This Time We Can't Say "We Didn't Know": The Deadly Cost of International Inaction in Sri Lanka

Since January of 2009, the International Community and the safeguards designed from lessons learned elsewhere have failed 5,000 civilians in Sri Lanka.
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There is a saying that has become common amongst those in the United Nations Human Rights Council. When a tense stand-off arises someone will say "Lets not play the naming and shaming game -- lets try and work together." Perhaps this "game" played in the most elite policy circles is counter-productive -- but it does allow history to identify those in positions of power who were complacent, cowardly, and indecisive at a moment when hundreds of thousands of civilian lives were on the line. In the case of Sri Lanka, there is no shortage of those to blame, and the footage from the civilian carnage in recent weeks should put all of us to shame.

The Government of Sri Lanka, representing the majority Sinhalese community in Sri Lanka, is calling its most recent operation a "Hostage Rescue Mission" -- claiming to have evacuated 30,000 civilians from the minority Tamil population from an active fighting zone. They say they are nearing the end of their hard-line military campaign to eradicate the Liberation Tigers of Tamil Eelam, a guerilla group who has been fighting to carve out a seperate Tamil state within Sri Lanka for nearly three decades. As they recaptured formerly LTTE-held districts in the North East of the island, Government forces have trampled on international humanitarian law, any semblance of free press, and committed human rights abuses on a scale that can be categorized as crimes against humanity.

As we receive daily reports of civilian casualties, the international community continues to listen to briefings, debate, and make "strong" statements of condemnation which will not jeapordize the delicate geopolitical balance that the Sri Lankan Government is relying on. Developing world nations have rallied around Sri Lanka's cry of neo-colonialism against western nations who highlight human rights abuses. Some simply vote alongside Sri Lanka, while nations like Libya, Pakistan, and Iran, have given hundreds of millions in aid along with substantial military training and technical support. While the U.S.A has limited its support to only "non-lethal" weapons (since the Leahy amendment) and India provides mainly intelligence support (radars, patrol boats) -- both are warily monitoring the growing influence and involvement of China and Russia on the island.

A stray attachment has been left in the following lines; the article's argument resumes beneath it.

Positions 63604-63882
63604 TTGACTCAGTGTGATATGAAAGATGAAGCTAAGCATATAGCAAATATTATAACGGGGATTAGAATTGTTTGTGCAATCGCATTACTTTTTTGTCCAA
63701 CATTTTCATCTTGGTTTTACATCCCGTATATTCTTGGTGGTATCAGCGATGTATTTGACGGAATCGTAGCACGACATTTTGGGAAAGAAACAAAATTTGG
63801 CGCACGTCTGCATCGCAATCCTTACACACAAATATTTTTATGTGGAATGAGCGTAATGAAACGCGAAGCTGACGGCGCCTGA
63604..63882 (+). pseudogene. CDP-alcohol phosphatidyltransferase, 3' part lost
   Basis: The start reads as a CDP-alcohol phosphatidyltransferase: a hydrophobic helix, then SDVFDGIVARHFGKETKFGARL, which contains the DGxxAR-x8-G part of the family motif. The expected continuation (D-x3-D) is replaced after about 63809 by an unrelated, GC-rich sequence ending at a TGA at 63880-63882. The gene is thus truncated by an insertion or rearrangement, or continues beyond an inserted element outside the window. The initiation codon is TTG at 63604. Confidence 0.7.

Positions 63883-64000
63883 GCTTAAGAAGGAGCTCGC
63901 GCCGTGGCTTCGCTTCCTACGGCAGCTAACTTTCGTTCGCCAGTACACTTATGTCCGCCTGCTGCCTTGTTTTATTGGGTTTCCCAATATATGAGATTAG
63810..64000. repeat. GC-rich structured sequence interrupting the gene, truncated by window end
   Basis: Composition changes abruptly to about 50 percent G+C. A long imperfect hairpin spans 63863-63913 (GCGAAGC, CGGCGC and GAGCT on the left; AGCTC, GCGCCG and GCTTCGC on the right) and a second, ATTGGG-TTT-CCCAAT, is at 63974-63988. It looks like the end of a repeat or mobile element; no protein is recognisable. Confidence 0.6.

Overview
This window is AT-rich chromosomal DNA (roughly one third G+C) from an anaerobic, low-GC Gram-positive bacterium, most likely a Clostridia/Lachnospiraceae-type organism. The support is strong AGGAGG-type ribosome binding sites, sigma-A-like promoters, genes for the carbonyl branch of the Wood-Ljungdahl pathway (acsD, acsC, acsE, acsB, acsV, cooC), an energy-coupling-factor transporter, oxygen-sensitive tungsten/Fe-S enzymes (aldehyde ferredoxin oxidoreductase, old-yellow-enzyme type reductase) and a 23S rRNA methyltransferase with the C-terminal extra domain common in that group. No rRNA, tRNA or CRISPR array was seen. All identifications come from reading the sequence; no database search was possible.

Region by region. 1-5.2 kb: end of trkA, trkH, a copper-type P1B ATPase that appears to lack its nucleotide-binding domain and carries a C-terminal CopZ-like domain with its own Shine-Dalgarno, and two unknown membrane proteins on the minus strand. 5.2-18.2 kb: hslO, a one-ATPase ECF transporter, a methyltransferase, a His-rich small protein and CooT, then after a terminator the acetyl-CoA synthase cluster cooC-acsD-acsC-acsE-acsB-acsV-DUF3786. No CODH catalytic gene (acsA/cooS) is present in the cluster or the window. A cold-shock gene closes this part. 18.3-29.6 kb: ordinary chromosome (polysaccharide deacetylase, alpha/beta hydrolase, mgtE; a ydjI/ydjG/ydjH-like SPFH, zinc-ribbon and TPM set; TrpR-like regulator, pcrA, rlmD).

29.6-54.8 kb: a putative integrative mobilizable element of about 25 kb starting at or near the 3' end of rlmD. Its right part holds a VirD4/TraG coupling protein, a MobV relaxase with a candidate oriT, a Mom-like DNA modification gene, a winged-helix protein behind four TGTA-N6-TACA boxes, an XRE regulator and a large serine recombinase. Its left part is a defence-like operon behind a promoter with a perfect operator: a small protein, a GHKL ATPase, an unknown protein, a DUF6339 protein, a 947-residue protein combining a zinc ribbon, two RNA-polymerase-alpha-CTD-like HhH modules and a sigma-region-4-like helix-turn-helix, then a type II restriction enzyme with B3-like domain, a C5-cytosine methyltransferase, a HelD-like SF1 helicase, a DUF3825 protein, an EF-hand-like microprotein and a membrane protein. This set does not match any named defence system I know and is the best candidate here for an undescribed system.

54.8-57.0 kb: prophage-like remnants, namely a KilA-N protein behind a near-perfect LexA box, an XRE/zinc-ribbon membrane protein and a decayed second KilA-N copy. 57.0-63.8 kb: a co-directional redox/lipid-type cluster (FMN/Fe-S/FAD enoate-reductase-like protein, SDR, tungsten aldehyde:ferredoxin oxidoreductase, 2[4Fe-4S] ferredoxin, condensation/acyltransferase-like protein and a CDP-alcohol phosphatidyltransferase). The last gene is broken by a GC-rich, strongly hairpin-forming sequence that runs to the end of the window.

It seems that economic woes in the Western world have not only affected consumer confidence, but has sparked a crisis of confidence amongst policymakers who now hesitate to challenge countries like China. Some prefer to hide behind the safety of the War on Terror, promising to take on a more active role in Sri Lanka once the "end of terrorism" has beenachieved. This week there will be a Tom Lanton Human Rights Commission hearing on Capitol Hill, where members of Congress will hear from Human Rights Watch, The Committee to Protect Journalists, and the Sri Lanka NGO Counsel. They will again detail gross human rights violations, the conditions in internment camps, and the concern for the lives of journalists and human rights workers.

When approximately 1,000 civilians die in one day of shelling, are Special Representatives appointed and condemning statements made our only option? Is every international institution and powerful nation so restricted by geo-political and financial realities that any sort of meaningful action becomes impossible-and worse, something we can no longer expect of them? In the last few days 68,000 civilians have entered intointernment camps where they join nearly 200,00 others recently from the conflict zone; 57,000 are being "processed" with no outside monitoring; 600 injured are waiting for ICRC transport to the only remaining hospital in the area which was recently hit by a rocket-propelled grenade; and 50-100,000 remain trapped inside and active warzone. Since January of 2009, the International Community and the safeguards designed from lessons learned elsewhere have failed 5,000 civilians in Sri Lanka. The loss of the next 5,000 may come quicker than the first -- and history will claim Sri Lanka as yet another case of lessons learned by a failure to act.

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